Moving Beyond Principles (WFL 7)

(An excerpt from Walking a Fine Line: Being Professional in the New Age, a book I wrote in the early  90’s that’s been living in my closet.)

 

I once took a class in Transpersonal Psychology, when I went to the University of Michigan, back in the late 80’s.

 

Using a fascinating culture depicted in Ursula Leguin’s Always Coming Home as a model, 18 students formed a group.  The wealth of the group and its members was determined by how much was shared.

 

Just as Ursula Leguin so beautifully demonstrated in her book, the more we shared, the more wealthy we became as individuals and as a class culture.  For quite a long time, we shared poems, songs, works of art, thoughts and experiences, and we enjoyed the harmonious, supportive and nourishing group environment.  We were all greatly inspired, and for the most part, whenever we shared from our inner wells of creativity, we felt spiritually received and understood by those around us.

 

We experienced no conflicts in our group until the topic of abortion came up.  Actually, I raised the issue.  I had written a poem about an experience I had defending an abortion clinic, and I shared it with the group.  The poem reflected my mixed feelings about participating in such an action.

 

Although I felt strongly about supporting a woman’s right to choose at the time, I was also deeply disturbed by the warring atmosphere the event generated.  The “pro-choicers” and the “pro-lifers” were all at each other’s throats.  Wearing bands and symbols which made it clear whose side they were on, the two armies, each sure of their cause, strategized and planned to defeat each other.  I had an especially difficult time making peace with the fact that my own “army” seemed just as self-righteous and dogmatic as the opposing army, and found myself engaging in conversations with the ‘other side’, in a (perhaps futile) attempt towards mutual understanding. (What are you gonna do? I was an idealistic 18 year-old.)

 

My intention in sharing the poem with my class was not to discuss abortion, but to use my experience as a metaphor, a way of shedding light on the dynamics of war and the prices all people pay when they stick so solidly to their principles that they are blinded to the humanness of their “enemies” — both inner and outer.

 

To my surprise, a very heated dialogue about abortion developed in the group.  For the first time in the class culture’s history, strongly opposing opinions and feelings were expressed, and the general atmosphere turned from one of ease and mutual affirmation to one of tension and confrontation.  Since group members were accustomed to communicating with each other through the computer systems outside of class hours, a hot and heavy discussion unfolded on the screens before us.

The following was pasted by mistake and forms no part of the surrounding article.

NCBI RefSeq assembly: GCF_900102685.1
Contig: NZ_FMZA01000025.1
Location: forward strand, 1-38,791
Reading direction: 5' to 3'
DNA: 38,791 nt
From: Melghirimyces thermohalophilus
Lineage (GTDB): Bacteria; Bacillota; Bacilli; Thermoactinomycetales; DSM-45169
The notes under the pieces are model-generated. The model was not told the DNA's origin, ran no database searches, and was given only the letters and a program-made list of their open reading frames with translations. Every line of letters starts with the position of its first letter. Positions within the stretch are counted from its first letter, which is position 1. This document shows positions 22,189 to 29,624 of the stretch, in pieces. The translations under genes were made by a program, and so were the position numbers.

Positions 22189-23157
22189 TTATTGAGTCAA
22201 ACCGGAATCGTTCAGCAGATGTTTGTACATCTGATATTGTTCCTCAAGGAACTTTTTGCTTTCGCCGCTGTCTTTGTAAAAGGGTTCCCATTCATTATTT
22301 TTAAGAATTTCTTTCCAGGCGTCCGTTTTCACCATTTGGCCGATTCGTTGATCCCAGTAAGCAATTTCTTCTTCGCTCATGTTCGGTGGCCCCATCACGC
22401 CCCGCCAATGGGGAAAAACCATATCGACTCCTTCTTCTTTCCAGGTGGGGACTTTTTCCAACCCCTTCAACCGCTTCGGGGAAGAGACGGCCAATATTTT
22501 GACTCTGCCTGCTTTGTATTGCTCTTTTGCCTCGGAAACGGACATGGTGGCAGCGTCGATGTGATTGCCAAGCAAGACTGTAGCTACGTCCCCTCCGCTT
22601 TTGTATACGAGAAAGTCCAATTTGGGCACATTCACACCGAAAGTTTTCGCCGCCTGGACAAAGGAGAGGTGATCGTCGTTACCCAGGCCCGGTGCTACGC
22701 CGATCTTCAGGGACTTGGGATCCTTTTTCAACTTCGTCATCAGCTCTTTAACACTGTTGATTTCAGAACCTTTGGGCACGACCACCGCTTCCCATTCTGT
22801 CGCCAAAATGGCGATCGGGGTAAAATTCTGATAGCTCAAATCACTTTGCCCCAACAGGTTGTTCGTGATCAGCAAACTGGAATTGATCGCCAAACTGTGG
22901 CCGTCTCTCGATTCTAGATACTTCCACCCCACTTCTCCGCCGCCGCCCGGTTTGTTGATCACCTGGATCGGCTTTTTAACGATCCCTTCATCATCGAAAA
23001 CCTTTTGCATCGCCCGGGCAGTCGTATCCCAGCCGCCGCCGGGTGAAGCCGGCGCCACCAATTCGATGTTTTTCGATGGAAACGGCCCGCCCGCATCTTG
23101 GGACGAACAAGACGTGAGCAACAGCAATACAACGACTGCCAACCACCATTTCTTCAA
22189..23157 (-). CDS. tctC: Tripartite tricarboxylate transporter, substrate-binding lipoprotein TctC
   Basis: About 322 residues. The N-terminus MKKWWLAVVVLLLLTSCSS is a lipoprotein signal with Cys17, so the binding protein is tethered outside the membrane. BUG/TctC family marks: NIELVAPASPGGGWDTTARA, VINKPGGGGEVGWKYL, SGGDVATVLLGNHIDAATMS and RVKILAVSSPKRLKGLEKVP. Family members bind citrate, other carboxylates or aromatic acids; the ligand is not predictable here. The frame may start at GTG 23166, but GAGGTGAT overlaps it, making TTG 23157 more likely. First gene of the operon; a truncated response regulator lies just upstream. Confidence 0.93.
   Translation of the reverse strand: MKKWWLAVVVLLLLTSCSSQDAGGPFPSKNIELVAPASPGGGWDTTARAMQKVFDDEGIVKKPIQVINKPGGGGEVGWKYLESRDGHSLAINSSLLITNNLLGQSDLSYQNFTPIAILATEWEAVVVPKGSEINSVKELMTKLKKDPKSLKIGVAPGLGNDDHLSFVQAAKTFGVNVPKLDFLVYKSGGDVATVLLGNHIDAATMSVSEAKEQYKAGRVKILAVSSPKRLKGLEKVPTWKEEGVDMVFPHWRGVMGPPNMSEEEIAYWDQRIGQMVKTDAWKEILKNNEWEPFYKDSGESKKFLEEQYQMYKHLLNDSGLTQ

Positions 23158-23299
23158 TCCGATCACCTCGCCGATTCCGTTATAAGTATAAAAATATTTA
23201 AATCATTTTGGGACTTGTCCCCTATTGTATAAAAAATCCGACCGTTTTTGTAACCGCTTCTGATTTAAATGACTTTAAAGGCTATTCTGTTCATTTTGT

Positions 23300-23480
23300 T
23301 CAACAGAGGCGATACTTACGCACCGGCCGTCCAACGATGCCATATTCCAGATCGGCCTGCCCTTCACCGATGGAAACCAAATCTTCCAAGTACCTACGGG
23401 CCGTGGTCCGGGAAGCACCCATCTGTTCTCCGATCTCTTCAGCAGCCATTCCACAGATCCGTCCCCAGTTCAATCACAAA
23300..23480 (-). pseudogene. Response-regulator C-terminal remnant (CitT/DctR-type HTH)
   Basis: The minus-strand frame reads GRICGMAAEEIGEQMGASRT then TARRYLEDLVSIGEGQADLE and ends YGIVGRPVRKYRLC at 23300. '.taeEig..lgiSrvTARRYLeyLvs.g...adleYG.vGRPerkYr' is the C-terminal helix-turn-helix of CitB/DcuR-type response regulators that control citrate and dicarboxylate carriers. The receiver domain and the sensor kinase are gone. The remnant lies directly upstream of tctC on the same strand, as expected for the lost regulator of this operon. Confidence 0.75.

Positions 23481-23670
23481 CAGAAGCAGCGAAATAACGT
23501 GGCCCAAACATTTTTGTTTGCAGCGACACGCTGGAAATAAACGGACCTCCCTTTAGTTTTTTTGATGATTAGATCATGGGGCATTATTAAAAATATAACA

Just when I was feeling most confused — and in a way misunderstood — by the group’s intense reaction to my sharing, our transpersonal psychology professor, a very wise man named Richard Mann, wrote a response which has stuck with me to this very day.  In his response, he shared with us the true story I will now share with you.  I have probably left out or changed the details because it has been a long time since I heard the story, but the essence is here:

 

One day, a very wise guru was sitting in his office providing spiritual counseling for couples seeking guidance.  His assistant, who was present during the sessions, witnessed all that took place between the guru and his devotees. 

In the morning, one particular couple who was contemplating getting an abortion went into the guru’s office to ask him for advice.  When they came out of the room, the translator went over to Richard Mann and whispered, “Wow! I had no idea our guru was so opposed to abortion.  I’ve never seen him so furious with anyone before.” 

Later that day, another couple contemplating making the very same choice went to the guru for help.  When they left, the assistant came out of the guru’s office looking even more surprised.  She went over to Richard Mann again, and this time she said, “Wow!  I had no idea our guru could be so supportive of a couple’s decision to get an abortion!”

 

Somehow this story helped me out.  It helped me to move beyond the stiffness of  principle and into the fluid truth residing in each unique moment and situation.  Although principles and philosophies can provide all of us with valuable guidelines for living, they can also become prisons if we adhere to them with rigidity.

 

“I’d rather be true to myself than be consistent.”   

–Ram Dass

 

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